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Media and Transnational Climate Justice

Indigenous Activism and Climate Politics

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Anna Roosvall and Matthew Tegelberg

Media and Transnational Climate Justice captures the intriguing nexus of globalization, crisis, justice, activism and news communication, at a time when radical measures are increasingly demanded to address one of the most pressing global issues: climate change. Anna Roosvall and Matthew Tegelberg take a unique approach to climate justice by focusing on transnational rather than international aspects, thereby contributing to the development of theories of justice for a global age, as well as in relation to media studies. The book specifically explores the roles, situations and activism of indigenous peoples who do not have full representation at UN climate summits despite being among those most exposed to injustices pertaining to climate change, as well as to injustices relating to politics and media coverage. This book thus scrutinizes political and ideological dimensions of the global phenomenon of climate change through interviews and observations with indigenous activists at UN climate summits, in combination with extensive empirical research conducted on legacy and social media coverage of climate change and indigenous peoples. The authors conclude by discussing transnational solidarity and suggest a solidarian mode of communication as a response to both the global crisis of climate change and the broader issues of injustice faced by indigenous peoples regarding redistribution, recognition and political representation.

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5 Activism, Agonism, Agency: Indigenous Peoples, Media Witnessing and the Political Game of the Summits

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ACTIVISM, AGONISM, AGENCY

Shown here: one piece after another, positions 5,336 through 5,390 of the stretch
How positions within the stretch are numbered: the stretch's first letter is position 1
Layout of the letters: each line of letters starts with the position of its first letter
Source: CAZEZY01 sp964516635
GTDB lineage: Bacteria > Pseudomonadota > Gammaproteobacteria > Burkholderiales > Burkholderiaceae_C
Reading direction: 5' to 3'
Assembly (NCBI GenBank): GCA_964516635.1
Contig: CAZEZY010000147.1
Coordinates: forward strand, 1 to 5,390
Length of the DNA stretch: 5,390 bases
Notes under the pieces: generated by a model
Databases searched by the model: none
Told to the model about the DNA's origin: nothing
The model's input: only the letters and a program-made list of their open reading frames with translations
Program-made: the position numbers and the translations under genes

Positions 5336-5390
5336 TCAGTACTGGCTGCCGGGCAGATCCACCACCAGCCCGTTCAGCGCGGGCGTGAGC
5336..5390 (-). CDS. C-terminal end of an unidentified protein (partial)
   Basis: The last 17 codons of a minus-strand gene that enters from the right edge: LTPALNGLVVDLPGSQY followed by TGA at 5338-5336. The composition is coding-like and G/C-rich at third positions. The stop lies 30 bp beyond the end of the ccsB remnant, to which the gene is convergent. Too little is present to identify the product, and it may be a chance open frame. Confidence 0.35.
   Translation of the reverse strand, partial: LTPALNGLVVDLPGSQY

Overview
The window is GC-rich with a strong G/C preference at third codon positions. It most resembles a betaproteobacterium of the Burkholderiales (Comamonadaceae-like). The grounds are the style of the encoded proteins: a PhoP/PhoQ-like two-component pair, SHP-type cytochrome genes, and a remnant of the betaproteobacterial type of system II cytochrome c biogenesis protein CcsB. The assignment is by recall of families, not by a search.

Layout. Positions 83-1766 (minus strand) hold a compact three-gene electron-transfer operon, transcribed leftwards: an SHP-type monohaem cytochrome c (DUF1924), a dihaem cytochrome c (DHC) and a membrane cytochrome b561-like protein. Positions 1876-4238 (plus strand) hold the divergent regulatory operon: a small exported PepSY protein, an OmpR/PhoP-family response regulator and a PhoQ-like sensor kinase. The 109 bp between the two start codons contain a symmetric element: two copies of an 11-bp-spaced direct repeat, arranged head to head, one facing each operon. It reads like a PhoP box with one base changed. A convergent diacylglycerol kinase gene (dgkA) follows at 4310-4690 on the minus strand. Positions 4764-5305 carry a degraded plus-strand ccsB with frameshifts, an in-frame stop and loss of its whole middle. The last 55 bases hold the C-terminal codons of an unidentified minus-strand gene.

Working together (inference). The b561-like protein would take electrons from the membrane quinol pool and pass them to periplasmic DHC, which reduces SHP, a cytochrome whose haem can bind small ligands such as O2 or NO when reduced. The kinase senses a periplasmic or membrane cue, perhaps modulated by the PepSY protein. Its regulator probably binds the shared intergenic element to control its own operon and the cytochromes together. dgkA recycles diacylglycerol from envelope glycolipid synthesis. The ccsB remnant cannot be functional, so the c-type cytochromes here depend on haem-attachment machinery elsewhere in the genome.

Indigenous Peoples, Media Witnessing and the Political Game of the Summits

I think the bigger story is on the outside of the meetings and the relationships and the actions that are taking place with the coalitions, and the indigenous environmental network, and so forth, all of those wonderful actions, and the connections we are making as communities.

—Allison Akootchook Warden, Iñupiaq people (USA, COP21)

In this chapter we discuss the role of the political in relation to the role of politics, with a point of departure in Chantal Mouffe’s (2005, 2013) understanding of the political as the ideological side and politics as the institutionalized side. Most interviewees, many of whom work inside and outside of the UNFCCC summit structure, underline the role of activism for political results and for democracy more broadly. Allison Akootchook Warden stresses that activities outside of the summits in fact constitute the bigger story, implying that this is something media should focus on. However, the media focus, to a large extent, has been on what they frame as political games between nation-states negotiating inside the summits (Roosvall, 2010; Roosvall & Tegelberg, 2013). When activities outside the summit are covered, it is often not in ways that (indigenous) activists find relevant or just (Roosvall & Tegelberg, 2015). Here we identify not only a struggle over what the bigger story is, but also a struggle over what broader understandings of...

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